GREEN BAY - As the Green Bay Packers prepared to play the Atlanta Falcons last September, the pregame panic focused on who would occupy the five offensive line spots in front of quarterback Aaron Rodgers.
Starting tackles David Bakhtiari and Bryan Bulaga were both ruled out with injuries. Bakhtiari had injured his hamstring in the season opener seven days prior when his legs gave out and the Packers’ left tackle stretched into a full split. He warmed up on the field in Atlanta under the watchful eyes of team physician Dr. Patrick McKenzie, but the final decision was a decisive, deflating thumbs down.
Bulaga couldn't go because of a right ankle injury suffered during training camp.
Without either tackle, the Packers turned to Kyle Murphy and Justin McCray to play on the left and right, respectively, as Rodgers prepared for an evening under siege. But for a moment — albeit a fleeting one — rookie offensive lineman Adam Pankey thought he might make his NFL debut under the lights of Sunday Night Football four days after being promoted from the practice squad.
“I would say it’s (most difficult) to stay patient,” Pankey said Wednesday after the team’s minicamp practice. “That’s more what you have to do, you have to just wait for your time or whatever. I mean, staying patient is just the biggest thing I took away from last year and being ready for my opportunity when it comes. It’s just what I’ve been working toward.”
In reality, that hour before kickoff was the closest Pankey came to legitimate playing time during the 2017 season. For the next few months — from mid-September through the end of the year — Pankey remained on the 53-man roster but virtually never played. He finished the season with one snap to his name, a single play on special teams during Week 17, after the Packers had been eliminated from playoff contention.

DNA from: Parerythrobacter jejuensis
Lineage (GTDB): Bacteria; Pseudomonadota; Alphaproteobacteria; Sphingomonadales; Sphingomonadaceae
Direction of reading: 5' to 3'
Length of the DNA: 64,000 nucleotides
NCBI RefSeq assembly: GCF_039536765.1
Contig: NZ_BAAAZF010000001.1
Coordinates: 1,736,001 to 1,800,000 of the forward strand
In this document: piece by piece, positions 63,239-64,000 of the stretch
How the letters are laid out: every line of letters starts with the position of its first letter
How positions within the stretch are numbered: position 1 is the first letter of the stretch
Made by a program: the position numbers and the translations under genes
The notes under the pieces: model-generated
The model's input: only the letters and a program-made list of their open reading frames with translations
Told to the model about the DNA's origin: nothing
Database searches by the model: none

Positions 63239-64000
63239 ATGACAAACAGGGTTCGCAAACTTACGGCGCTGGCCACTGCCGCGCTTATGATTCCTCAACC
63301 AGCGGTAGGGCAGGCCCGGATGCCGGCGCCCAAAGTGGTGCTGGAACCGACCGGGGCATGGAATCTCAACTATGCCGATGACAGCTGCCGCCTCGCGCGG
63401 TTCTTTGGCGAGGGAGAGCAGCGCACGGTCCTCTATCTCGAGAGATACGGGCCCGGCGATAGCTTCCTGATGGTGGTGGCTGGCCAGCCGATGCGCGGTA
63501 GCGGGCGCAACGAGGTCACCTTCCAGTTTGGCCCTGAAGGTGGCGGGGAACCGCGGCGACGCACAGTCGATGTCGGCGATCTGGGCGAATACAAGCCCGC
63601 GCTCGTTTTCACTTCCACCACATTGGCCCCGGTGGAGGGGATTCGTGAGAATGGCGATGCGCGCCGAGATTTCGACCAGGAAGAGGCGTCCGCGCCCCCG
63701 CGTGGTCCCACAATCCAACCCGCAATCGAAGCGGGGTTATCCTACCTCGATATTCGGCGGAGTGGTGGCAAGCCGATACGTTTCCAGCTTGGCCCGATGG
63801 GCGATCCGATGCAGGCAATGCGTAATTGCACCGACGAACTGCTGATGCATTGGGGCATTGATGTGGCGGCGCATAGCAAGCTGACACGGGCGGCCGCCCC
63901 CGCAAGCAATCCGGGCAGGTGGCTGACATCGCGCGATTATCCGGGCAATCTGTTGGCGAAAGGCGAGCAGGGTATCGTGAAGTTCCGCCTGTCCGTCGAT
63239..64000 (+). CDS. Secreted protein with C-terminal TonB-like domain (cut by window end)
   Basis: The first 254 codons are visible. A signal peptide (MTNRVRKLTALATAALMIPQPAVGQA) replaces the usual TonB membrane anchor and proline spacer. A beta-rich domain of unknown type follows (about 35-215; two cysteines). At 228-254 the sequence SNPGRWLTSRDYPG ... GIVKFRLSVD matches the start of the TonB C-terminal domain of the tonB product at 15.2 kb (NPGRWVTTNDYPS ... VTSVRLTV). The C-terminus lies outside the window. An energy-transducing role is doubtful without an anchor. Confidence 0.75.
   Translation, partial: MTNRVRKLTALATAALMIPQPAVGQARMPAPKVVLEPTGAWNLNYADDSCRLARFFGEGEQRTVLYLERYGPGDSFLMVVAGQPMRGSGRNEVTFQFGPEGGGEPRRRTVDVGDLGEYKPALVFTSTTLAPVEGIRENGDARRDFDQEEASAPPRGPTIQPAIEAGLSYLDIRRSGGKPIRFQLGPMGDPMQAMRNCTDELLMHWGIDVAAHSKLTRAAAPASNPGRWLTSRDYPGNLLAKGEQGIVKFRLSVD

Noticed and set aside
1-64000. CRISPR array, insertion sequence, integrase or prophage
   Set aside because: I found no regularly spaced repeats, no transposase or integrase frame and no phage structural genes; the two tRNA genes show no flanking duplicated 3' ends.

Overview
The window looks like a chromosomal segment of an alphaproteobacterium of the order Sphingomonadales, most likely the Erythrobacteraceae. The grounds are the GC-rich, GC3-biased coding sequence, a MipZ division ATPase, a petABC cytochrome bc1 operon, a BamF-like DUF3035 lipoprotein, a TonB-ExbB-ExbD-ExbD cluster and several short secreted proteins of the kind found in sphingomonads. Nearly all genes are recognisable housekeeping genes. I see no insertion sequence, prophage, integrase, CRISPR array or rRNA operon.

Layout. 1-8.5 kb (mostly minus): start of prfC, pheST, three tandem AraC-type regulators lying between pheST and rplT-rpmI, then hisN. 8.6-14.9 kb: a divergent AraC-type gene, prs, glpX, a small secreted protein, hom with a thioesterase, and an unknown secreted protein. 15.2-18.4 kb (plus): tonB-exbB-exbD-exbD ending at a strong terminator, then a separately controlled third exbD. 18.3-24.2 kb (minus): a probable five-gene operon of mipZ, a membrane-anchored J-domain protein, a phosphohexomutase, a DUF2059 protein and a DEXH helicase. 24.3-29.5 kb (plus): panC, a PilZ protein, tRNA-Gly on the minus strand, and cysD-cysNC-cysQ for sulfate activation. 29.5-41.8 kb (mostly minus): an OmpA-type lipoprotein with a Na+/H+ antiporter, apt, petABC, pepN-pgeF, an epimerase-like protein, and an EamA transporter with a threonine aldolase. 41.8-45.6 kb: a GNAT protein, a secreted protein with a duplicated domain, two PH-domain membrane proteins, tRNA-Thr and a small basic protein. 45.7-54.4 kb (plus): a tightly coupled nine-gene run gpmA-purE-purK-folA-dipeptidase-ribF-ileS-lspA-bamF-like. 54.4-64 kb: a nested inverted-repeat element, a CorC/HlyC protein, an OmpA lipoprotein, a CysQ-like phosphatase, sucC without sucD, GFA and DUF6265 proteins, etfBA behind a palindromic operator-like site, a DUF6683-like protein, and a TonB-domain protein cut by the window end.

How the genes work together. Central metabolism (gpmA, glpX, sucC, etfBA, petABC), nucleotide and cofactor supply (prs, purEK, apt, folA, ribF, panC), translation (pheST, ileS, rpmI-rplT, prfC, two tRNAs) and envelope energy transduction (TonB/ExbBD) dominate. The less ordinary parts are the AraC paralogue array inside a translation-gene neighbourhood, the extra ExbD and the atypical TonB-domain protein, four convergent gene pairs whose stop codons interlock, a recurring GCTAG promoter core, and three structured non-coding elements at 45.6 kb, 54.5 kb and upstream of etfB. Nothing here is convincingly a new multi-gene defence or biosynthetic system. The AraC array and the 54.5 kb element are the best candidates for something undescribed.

Instead, Pankey spent a year in the shadows for what amounted to a redshirt season. He finished with more appearances on the inactive list (10) than any other player on the team and also spent four full games as a padded observer during weeks he made the 46-man roster. He was, for all intents and purposes, an invisible man.
“A true pro has to be able to watch the guys on tape,” offensive line coach and run game coordinator James Campen said earlier this spring. “You have to listen. You have to have big eyes and absorb things. He had a lot of good people — you want to call them role models or people you can emulate from a professional standpoint and a fundamental standpoint. You watch a guard like Jahri (Evans). Having that guy in your room or David or Bryan with the fundamentals. Those things, if you’re paying attention and you’re taking the mental reps whether you’re on the field, in the classroom, those things will help you. He’s done a good job with that.”
So Pankey has returned to the field this spring as a more confident player, a more polished player and a more versatile player, a utility lineman capable of playing guard or tackle on either side of the line in a pinch. He took thousands of reps in practice last season — even though only hardcore Packers fans knew he was on the roster — and is hopeful of parlaying that redshirt season into a spot on the team next fall.
Campen has rotated Pankey through left guard, left tackle, right guard and right tackle during organized team activities and minicamp. The majority of his reps have come at tackle, even though he feels more comfortable at guard.
“I think I’ve even worked more on flipping sides a little bit,” Pankey said. “I got a lot of reps at right tackle here early on (during OTAs), now finishing up at left a little bit, getting my feet back right over there. I think I made some strides on the right side throughout the season. Just playbook-wise I’m a lot more comfortable, cadence-wise, understanding all the quarterbacks’ different cadences and rhythmic stuff. I feel confident after these OTAs for sure.
“Which (position) would I pick? I would tell them both. I’ve spent so much time — I feel more natural at guard, so it’s a little bit easier with the sets, they’re shorter sets. So it’s not as big of a transition as flipping right tackle to left tackle. As far as comfortability, I’ve been working tackle, so I’m pretty much feeling about equal everywhere.”